Contributor: Kristen Fricks-Roman
Company: Morgan Stanley Wealth Management
Title: Financial Advisor
Within the next several decades, younger generations of Americans will inherit approximately $30 trillion from their baby boomer parents and grandparents. Given that they won’t have the experience and challenges of making the money themselves, it’s important to have conversations about wealth with your children or other heirs. Doing so can help empower them to build a healthy relationship with money and possibly avoid costly mistakes in the future.
Here are five ways you can help your children now to ease into their new roles and understand the privilege they are entrusted with when they receive an inheritance.
Put family values front and center. Share your family’s values with your kids, both in conversation and in actions. Talk about things like family history, values and cultural perspectives. If qualities like getting a good education, working hard, and exhibiting integrity and loyalty in business are important in your family, model them. Children are more likely to do what you do rather than what you say. Be frank about the responsibilities and challenges of wealth, as well as the positive aspects of it. Help them understand that it’s OK for them to make mistakes, because you’ve made them, too. And show them how to find effective solutions when they’re not sure what their next steps should be.
Educate, educate, educate. Your heirs will need to know not only how to manage their own personal finances well, but also how to be a responsible investor and philanthropist. Help them grow into understanding by showing them what financial stewardship looks, feels and sounds like, and involve them at their level of education and ability as they learn. Also, explore whether wealth management classes, offered by many family office structures and financial firms, align with your family’s values and consider attending with your children. Statistics show that 70 percent of wealthy families lose their wealth by the second generation, so advance preparation and education are essential for maintaining multigenerational wealth.
Help them find their own way. Inheriting money can make life feel both easier and harder. Your heirs may be taken care of financially, but they may struggle to balance financial stewardship with finding their own way. For example, attending college may not be necessary if they want to use their inheritance to pursue their own passions and interests, and succeed on their own merits. Having a sense of self-led purpose and direction in life is often critical to well-being.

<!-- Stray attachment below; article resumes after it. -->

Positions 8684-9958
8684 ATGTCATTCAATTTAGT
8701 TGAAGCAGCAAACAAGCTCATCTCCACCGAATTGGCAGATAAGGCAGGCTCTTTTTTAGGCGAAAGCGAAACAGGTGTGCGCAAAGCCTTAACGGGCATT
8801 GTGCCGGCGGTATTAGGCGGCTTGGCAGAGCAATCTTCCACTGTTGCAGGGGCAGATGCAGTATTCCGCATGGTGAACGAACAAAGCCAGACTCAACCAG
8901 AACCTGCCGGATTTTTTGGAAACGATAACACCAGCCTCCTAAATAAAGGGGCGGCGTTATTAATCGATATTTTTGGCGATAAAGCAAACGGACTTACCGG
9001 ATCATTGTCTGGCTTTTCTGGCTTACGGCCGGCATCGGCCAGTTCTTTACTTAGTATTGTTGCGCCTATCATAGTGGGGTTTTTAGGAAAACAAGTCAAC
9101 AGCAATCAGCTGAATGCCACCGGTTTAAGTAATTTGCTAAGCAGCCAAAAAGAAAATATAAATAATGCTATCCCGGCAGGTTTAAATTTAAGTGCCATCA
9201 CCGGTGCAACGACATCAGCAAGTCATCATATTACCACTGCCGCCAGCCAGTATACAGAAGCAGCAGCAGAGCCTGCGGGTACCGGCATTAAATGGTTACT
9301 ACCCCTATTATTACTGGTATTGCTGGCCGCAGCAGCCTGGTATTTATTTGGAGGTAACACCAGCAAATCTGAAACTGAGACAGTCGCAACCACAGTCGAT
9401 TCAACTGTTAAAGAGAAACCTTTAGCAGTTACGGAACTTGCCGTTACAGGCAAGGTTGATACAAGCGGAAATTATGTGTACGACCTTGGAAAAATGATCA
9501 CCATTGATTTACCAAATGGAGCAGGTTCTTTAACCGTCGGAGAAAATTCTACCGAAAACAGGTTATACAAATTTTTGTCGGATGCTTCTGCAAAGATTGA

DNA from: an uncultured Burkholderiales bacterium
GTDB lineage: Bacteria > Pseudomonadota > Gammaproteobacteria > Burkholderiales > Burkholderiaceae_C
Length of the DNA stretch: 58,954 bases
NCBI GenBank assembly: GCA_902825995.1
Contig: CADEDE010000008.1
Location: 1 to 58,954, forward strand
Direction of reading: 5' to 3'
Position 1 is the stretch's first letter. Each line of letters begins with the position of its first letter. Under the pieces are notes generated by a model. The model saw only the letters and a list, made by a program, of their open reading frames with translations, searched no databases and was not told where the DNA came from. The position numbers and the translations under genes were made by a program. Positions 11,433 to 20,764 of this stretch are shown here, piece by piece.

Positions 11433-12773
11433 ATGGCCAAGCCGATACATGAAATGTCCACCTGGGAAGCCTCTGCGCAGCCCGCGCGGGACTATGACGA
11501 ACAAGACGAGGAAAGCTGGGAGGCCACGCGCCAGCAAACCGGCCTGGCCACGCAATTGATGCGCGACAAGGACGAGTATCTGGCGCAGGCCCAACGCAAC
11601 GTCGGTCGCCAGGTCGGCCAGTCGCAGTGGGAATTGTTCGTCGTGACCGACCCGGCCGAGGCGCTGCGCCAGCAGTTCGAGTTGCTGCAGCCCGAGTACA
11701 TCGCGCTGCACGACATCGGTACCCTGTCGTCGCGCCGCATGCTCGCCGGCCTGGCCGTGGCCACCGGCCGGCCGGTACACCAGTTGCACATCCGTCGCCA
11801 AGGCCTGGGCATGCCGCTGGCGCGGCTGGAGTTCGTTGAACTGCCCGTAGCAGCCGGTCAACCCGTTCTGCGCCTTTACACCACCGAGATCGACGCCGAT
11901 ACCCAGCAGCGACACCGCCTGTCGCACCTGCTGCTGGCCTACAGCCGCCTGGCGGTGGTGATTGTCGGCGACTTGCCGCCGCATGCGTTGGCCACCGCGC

Share your estate plan. All your cards should be on the table, so to speak. Be transparent with your heirs about what plans you’ve made for your estate and their roles in it. Doing so will likely help reduce the possibility that difficulties and resentments will form down the line. Arrange for them to gather in one place, in an appropriate setting, so you and your legal and financial teams can start the process of familiarizing them with the estate plan and setting reasonable expectations.
Make introductions. Over time, you’ve probably selected several trusted advisers to assist you, such as a lawyer, a financial advisor and an accountant. Although your heirs may not choose to work with the same professionals, you can offer them a place to start by initiating the introductions. Plus, these professionals can help get conversations started that you — or your heirs — may find uncomfortable or difficult.
Managing wealth across generations takes care and planning. By keeping the lines of communication open, being the example you wish others to follow and helping educate your heirs, you can better prepare them for the roles, and the path, that lie ahead.
Kristen Fricks-Roman is a Financial Advisor with the Wealth Management Division of Morgan Stanley in Atlanta. The information contained in this article is not a solicitation to purchase or sell investments. Any information presented is general in nature and not intended to provide individually tailored investment advice. The strategies and/or investments referenced may not be suitable for all investors as the appropriateness of a particular investment or strategy will depend on an investor’s individual circumstances and objectives. Investing involves risks and there is always the potential of losing money when you invest. The views expressed herein are those of the author and may not necessarily reflect the views of Morgan Stanley Wealth Management, or its affiliates. Information contained herein has been obtained from sources considered to be reliable, but we do not guarantee their accuracy or completeness. Morgan Stanley and its Financial Advisors do not provide tax or legal advice. Before investing, investors should consider whether tax or other benefits are only available for investments in the investor’s home state 529 college savings plan. Investors should carefully read the Program Disclosure statement, which contains more information on investment options, risk factors, fees and expenses, and possible tax consequences before purchasing a 529 plan. You can obtain a copy of the Program Disclosure Statement from the 529 plan sponsor or your Financial Advisor. Morgan Stanley Smith Barney, LLC, member SIPC. CRC 2235406 09/18